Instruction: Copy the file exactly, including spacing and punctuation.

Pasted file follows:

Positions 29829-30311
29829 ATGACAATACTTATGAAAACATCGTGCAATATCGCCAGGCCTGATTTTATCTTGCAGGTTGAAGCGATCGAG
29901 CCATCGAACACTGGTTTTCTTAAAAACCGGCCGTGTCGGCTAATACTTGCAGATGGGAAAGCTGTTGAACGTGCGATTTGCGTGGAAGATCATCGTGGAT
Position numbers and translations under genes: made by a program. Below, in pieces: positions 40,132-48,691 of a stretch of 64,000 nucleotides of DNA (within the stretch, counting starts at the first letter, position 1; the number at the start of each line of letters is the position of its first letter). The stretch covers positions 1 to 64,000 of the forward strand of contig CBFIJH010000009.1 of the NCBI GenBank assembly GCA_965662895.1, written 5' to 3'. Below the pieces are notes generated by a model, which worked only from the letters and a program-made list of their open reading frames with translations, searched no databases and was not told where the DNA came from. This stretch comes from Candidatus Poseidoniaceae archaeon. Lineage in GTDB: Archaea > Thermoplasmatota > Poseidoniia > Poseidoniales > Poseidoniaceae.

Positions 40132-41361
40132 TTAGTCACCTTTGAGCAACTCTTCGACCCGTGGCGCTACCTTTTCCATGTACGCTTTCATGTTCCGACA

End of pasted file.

Positions 29829-30311
29829 ATGACAATACTTATGAAAACATCGTGCAATATCGCCAGGCCTGATTTTATCTTGCAGGTTGAAGCGATCGAG
29901 CCATCGAACACTGGTTTTCTTAAAAACCGGCCGTGTCGGCTAATACTTGCAGATGGGAAAGCTGTTGAACGTGCGATTTGCGTGGAAGATCATCGTGGAT
Position numbers and translations under genes: made by a program. Below, in pieces: positions 40,132-48,691 of a stretch of 64,000 nucleotides of DNA (within the stretch, counting starts at the first letter, position 1; the number at the start of each line of letters is the position of its first letter). The stretch covers positions 1 to 64,000 of the forward strand of contig CBFIJH010000009.1 of the NCBI GenBank assembly GCA_965662895.1, written 5' to 3'. Below the pieces are notes generated by a model, which worked only from the letters and a program-made list of their open reading frames with translations, searched no databases and was not told where the DNA came from. This stretch comes from Candidatus Poseidoniaceae archaeon. Lineage in GTDB: Archaea > Thermoplasmatota > Poseidoniia > Poseidoniales > Poseidoniaceae.

Positions 40132-41361
40132 TTAGTCACCTTTGAGCAACTCTTCGACCCGTGGCGCTACCTTTTCCATGTACGCTTTCATGTTCCGACA